The dark side of motherhood

Today, May 10, is Mothers Day in the corner of the planet where I am at this time (Mexico). The rest of the world will observe this day on other days. Never mind the day, it’s the spirit that counts.

There is much to celebrate, and also much to mourn. Spare a thought for those whose mothers have departed; for those that have mothers that should not wear that title; and for those that grieve because they are mothers.

Caroline Mutoko’s piece in The Star reminds us of the joys of motherhood and being mothered, but also the sorrow monster-mothers can visit upon their children (see link below)

From Mauritania, a harrowing CNN narrative (link below) on the pain of motherhood when one is a slave, owned by another like any other piece of property or livestock, as are your children, and as will be for their children. Opening lines of this horror story: “Moulkheir Mint Yarba returned from a day of tending her master’s goats out on the Sahara Desert to find something unimaginable: Her baby girl, barely old enough to crawl, had been left outdoors to die.” Reason? Punishment and that she would “work faster without the child on her back”.  The child was a product of rape by her enslaver-“owner”. He would not even allow her to give her child a proper burial. “Her soul is a dog’s soul,” she recalls him saying. No burial rites for the murdered child.

For Selek’ha, Moulkheir’s other daughter, the rapes began at 13 and their enslaver-“owner” impregnated her at 15 or 16. It didn’t stop there: “That [unborn] child’s birthday would never come. In Selek’ha’s ninth month of pregnancy, her master put her in the back of a pickup truck and drove her down a bumpy rural road at high speeds, jostling Selek’ha and her unborn child like laundry in a washing machine. Selek’ha’s baby died on that ride — just as the master planned.”

And for Moulkheir, that singular new pain, the killing of her child’s child, is what finally broke the mental shackles that she had been born into and socialised into to accept slavery as her lot in life, for her and her children unto the nth generation. For although Mauritania criminalised slavery in 2007 (the last country on the planet to do so), to date, only one legal case has been successfully prosecuted against an enslaver, and the banning of slavery has remained ‘shelved’ in the books and statutes: nothing has changed in practice.

Slavery in Mauritania is deeply steeped in racism (black Mauritanians are enslaved by lighter-skinned ones), and is an unholy mix of retrogressive tradition, indoctrination where slavery is drilled into the mind such that the shackles that bind the slaves are the vilest and most insidious kind of all — mental, not physical. Needing no physical restraints to hold them, it has been described as “the slavery American plantation owners dreamed of.”

To all this, add religion, and an interpretation and practice that not only fails to condemn, but goes a step further to condone and commend: the  imams (Islamic leaders), speak in favour of slavery.  According to a Mauritanian activist, Boubacar Messaoud, “They make people believe that going to paradise depends on their submission.”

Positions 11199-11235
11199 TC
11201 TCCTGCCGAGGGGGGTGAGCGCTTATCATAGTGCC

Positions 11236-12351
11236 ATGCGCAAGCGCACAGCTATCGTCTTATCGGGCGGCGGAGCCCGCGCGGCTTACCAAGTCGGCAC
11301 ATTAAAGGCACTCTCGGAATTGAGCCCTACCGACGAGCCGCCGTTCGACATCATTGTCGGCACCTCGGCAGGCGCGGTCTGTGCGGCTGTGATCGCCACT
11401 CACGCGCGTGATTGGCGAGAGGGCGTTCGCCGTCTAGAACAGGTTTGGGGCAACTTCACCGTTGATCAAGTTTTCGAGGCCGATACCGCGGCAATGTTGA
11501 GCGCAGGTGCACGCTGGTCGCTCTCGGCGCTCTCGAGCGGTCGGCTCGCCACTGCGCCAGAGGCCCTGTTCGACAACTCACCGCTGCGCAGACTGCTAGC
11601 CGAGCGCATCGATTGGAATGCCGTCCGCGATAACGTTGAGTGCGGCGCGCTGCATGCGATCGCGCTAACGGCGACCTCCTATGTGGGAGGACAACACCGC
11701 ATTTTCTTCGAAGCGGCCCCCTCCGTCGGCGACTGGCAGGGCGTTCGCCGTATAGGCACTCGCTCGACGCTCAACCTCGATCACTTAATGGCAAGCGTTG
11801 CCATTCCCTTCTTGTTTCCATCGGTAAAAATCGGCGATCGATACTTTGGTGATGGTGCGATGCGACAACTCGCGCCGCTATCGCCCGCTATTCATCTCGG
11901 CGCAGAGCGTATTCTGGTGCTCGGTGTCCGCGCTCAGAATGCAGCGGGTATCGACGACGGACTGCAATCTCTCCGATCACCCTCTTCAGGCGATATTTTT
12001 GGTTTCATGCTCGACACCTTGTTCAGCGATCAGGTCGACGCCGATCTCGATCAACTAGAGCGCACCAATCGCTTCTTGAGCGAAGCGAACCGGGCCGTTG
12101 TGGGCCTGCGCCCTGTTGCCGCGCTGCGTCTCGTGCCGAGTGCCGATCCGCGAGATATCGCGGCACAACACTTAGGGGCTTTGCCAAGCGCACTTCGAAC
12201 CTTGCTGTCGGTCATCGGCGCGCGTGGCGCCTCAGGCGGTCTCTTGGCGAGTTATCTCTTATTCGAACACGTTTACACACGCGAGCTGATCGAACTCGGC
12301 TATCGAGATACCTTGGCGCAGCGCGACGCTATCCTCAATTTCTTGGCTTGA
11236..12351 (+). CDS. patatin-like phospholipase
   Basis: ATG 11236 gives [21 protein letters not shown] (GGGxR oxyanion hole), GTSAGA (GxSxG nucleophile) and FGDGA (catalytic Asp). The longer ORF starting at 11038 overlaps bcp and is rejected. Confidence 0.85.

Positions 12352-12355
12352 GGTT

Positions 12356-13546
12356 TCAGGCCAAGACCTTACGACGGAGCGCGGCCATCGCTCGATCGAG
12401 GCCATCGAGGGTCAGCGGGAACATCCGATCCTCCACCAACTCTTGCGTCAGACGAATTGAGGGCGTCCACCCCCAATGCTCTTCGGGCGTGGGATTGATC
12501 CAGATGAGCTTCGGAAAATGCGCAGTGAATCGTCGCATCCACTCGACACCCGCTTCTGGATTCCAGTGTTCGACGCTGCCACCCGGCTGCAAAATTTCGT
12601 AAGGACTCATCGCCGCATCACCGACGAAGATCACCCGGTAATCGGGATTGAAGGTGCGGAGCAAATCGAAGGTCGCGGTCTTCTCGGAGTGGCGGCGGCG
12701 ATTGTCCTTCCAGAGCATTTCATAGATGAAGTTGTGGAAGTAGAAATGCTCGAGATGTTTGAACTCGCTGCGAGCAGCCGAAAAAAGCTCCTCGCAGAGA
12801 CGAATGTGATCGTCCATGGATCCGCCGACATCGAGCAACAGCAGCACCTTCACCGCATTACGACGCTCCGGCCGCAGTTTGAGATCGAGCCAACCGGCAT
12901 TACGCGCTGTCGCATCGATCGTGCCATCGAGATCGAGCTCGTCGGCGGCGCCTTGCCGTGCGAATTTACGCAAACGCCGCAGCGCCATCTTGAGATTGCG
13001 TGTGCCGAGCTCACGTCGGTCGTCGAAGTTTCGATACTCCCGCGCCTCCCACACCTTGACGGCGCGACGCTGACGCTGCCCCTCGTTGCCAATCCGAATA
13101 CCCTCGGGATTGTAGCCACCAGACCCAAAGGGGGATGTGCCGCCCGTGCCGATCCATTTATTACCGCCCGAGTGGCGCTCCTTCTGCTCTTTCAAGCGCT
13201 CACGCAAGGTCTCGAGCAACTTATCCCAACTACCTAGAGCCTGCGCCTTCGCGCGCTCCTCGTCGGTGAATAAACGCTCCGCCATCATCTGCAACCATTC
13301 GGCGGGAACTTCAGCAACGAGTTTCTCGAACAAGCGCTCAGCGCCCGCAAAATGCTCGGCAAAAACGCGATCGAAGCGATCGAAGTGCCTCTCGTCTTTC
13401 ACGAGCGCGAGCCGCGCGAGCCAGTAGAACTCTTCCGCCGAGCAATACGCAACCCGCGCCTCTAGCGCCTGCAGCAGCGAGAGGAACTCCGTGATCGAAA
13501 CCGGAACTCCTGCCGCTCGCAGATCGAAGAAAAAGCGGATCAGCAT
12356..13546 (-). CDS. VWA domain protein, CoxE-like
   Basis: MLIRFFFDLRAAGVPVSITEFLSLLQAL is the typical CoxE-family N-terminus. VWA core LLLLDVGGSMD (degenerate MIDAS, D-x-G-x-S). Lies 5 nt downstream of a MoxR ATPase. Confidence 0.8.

Today, spare a thought for slave-mothers in Mauritania — mothers who have nothing to celebrate. Spare a thought too for the children of monster-mothers. They too have little to celebrate today. And ponder on what we look like as mothers (and fathers too) in the eyes of our children.

Relevant links:

  1. In our daughters’ eyes  by Caroline Mutoko in The Star. In this piece, she reminds us of the children who are hurt and disappointed by their mothers
  2. Slavery’s last stronghold — a CNN story on slavery in Mauritania today, the story of Moulkheir and her pains as a mother, and the story of others who share her fate, plus facts and figures
  3. Movement for Justice and Equality in Mauritania (MJEM) website
  4. Mauritanian activists burn ‘Islamic’ books that condone slavery and are arrested for this burning.

About Njeri Okono

I am, therefore I write
This entry was posted in Governance, Human rights, Mauritania, Motherhood, Politics, Race and tagged , , , , . Bookmark the permalink.

2 Responses to The dark side of motherhood

  1. Pingback: Mothers’ Day 2013 | Njeri Okono

  2. Princess says:

    Very saddening that the people we look up to would be the same ones to enslave us. In this case, the Imams.

    To add on to this, one does not have to be in chains to be enslaved. These days one can also be enslaved mentally. For instance in Kenya, preachers asking house helps to give up their salary in church in order to have eternal life and even enter God’s kingdom.

    Just like you pointed out, we all know the kind of robbery and injustice that goes on, and what’s worse is that implementation of the laws to protect victims is rarely heard of. That is mental slavery. Where we are reared that things run in a particular way and are afraid of change-even if that change is good for us.

    In my opinion, the saying “better the devil I know, than the angel I don not know” in this case is a very bad policy to adopt.

Leave a Reply

Fill in your details below or click an icon to log in: Logo

You are commenting using your account. Log Out /  Change )

Google+ photo

You are commenting using your Google+ account. Log Out /  Change )

Twitter picture

You are commenting using your Twitter account. Log Out /  Change )

Facebook photo

You are commenting using your Facebook account. Log Out /  Change )


Connecting to %s